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Abe, Mattis show alliance unshakable / Meeting in Tokyo sends strong message to China


By Hiroyuki Ishida and Masakazu Matsushita / Yomiuri Shimbun Staff WritersPrime Minister Shinzo Abe demonstrated to domestic and foreign observers that a strong Japan-U.S. alliance remained in place following Friday’s talks with U.S. Defense Secretary Jim Mattis.


The circumstances surrounding Japan’s national security have become increasingly severe in light of China’s maritime advancement and North Korea’s nuclear and missile development.


Ahead of the meeting between Abe and U.S. President Donald Trump to be held Friday, the Japanese government felt a sense of relief after reaffirming the United States would continue to implement policy on the security front.


“I want to make certain that Article 5 of our mutual defense treaty is understood to be real to us today, as it was a year ago, five years ago,” Mattis said. When Abe said that he hopes and is certain the two countries “can demonstrate in our country and abroad that the Japan-U.S. alliance is unshakable,” Mattis replied by saying it will continue to be important five years or 10 years from now as well.


The talks lasted 50 minutes, an unusually long time for a courtesy call to the prime minister by a foreign Cabinet minister.


Abe also joined halfway through a dinner that Defense Minister Tomomi Inada hosted for Mattis, extending him cordial hospitality.


In a telephone conversation between Abe and Trump on Jan. 28, Trump said Mattis is extremely capable, and he would send him to Japan as soon as possible. Abe determined from the remark that Mattis is the key architect of security policies in the Trump administration, and had in-depth discussions with him.


Priority on Article 5


During the meeting, Abe intended to obtain Mattis’ approval of what a Defense Ministry senior official called a “three-piece set” — application of Article 5 to the Senkaku Islands; extended deterrence through the nuclear umbrella; and relocation of the U.S. Marine Corps’ Futenma Air Station to the Henoko area of Nago in Okinawa Prefecture.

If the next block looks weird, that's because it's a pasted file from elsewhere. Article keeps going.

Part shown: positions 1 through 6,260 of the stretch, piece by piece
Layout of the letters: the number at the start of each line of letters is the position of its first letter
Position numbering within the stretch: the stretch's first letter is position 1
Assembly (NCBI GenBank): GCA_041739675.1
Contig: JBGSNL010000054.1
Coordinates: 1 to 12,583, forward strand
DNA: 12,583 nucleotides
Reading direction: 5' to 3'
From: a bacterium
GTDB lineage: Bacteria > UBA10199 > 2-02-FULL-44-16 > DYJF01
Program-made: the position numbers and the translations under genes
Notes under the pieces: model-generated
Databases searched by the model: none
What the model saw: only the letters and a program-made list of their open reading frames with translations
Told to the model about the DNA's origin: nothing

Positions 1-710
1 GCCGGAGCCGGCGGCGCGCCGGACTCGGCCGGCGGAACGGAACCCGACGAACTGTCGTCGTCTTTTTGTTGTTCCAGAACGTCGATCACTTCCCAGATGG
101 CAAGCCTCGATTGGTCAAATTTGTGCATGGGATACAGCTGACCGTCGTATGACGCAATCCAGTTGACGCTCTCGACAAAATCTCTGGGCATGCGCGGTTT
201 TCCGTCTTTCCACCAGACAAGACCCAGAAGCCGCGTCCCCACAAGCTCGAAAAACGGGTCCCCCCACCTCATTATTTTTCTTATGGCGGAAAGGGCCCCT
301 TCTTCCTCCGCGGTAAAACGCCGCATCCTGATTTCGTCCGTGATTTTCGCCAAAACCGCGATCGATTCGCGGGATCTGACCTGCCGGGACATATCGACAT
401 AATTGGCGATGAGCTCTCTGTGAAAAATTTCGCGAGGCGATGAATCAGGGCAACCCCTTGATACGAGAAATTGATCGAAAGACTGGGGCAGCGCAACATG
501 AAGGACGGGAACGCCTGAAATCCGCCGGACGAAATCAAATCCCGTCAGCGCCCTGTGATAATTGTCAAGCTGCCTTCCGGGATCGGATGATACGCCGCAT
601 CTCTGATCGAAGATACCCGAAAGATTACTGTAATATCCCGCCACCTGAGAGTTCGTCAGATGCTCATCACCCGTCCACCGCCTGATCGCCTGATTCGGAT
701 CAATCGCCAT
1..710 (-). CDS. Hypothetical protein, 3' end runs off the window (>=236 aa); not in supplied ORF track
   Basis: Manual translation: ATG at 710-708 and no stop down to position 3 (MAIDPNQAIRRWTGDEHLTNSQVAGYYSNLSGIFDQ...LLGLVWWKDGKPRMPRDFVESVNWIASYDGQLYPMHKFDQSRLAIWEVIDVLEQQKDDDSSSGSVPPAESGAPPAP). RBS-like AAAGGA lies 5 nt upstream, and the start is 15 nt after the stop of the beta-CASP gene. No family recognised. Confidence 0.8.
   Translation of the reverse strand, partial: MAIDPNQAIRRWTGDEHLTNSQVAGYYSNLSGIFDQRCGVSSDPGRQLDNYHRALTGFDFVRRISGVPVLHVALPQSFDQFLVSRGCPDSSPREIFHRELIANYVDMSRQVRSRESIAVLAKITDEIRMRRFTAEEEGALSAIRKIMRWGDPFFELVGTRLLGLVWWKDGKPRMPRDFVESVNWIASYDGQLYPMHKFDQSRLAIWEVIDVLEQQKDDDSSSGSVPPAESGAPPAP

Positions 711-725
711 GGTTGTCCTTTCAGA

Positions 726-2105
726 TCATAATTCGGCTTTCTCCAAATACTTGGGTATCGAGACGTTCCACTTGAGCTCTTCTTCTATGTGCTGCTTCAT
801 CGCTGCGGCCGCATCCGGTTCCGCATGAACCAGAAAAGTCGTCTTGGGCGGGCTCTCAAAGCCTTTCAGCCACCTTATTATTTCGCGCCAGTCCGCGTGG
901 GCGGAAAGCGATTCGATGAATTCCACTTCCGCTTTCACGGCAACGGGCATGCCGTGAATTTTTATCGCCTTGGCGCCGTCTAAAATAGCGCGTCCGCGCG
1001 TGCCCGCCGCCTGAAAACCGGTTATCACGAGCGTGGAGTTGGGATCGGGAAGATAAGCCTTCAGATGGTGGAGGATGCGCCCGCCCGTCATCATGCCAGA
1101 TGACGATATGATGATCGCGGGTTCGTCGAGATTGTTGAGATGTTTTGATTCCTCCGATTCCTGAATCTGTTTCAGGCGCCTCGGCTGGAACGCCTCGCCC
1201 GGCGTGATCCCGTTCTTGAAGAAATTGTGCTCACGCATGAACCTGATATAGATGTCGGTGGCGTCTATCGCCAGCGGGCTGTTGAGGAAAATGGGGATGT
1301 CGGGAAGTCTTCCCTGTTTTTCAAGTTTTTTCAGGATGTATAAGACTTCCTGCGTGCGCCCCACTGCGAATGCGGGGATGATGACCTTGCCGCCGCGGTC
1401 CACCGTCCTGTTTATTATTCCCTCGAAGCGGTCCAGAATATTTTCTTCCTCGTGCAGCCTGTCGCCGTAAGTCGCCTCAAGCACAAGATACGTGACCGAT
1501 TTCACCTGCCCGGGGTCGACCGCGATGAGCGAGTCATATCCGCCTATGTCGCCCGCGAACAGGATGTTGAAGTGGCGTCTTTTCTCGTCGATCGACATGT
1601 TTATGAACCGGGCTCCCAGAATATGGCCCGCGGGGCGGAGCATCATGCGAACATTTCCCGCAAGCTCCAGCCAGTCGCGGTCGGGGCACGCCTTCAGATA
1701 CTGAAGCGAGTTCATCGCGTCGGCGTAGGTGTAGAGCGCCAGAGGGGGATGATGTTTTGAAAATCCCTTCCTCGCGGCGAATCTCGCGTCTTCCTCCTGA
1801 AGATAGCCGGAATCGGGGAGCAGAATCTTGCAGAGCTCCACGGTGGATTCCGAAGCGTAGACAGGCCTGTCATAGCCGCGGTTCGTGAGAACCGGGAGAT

Of the three issues, Abe particularly wanted to confirm Mattis’ recognition that Article 5 applies to the Senkakus. In April 2014, former U.S. President Barack Obama became the first U.S. president to clearly say the article applied to the islands. It has recently been confirmed each time Japan and the United States have held bilateral defense ministerial meetings.


However, China has stepped up provocative activities, including sending its military vessels for the first time into the contiguous zone around the Senkakus in June last year.


However, since Trump’s victory in the U.S. presidential election, provocative actions by China have not stood out. China is paying close attention to Japan-U.S. relations during a time of uncertainty over the Asia-Pacific policy of the Trump administration.


The Japanese government was worried that if the Trump administration did not clarify the applicability of Article 5 to the islands, it would send the message that the Japan-U.S. alliance is shaky, prompting China to take advantage of a “power vacuum.”


“As Mattis committed to the application of Article 5, such a situation has been avoided,” said a senior official of the Foreign Ministry.


Abe and Mattis also confirmed cooperation in connection with North Korea. Concerns in the area of security have been put to rest for the time being.


Trump unpredictable


However, Trump’s words and deeds often contradict those of his Cabinet members. If the two leaders get into a dispute over trade issues at the summit meeting scheduled for Feb. 10, there is the risk Trump will use the alliance as a bargaining chip.


At the meeting with the prime minister, Mattis did not bring up Trump’s fixed opinion that Japan should increase its share of covering the cost of stationing U.S. forces in Japan. However, what Trump himself will say at the summit meeting is unpredictable.


At a budget committee meeting of the House of Representatives on Friday, Abe said: “It’s rather counterproductive to say that because trade isn’t going well Japan should listen to what they say about security. An ally shouldn’t take such an approach.”


Some say the Trump administration will in time raise the issue of expanding Japan’s role and increasing its defense spending. Abe, as if to make the first move, told Mattis during their meeting that Japan will strengthen its defense capabilities.


Japan’s defense spending has been capped at 1 percent of its gross domestic product. In an effort to increase the defense budget, the Liberal Democratic Party in a joint meeting of its National Defense Division and other relevant groups started intense discussions on Friday.

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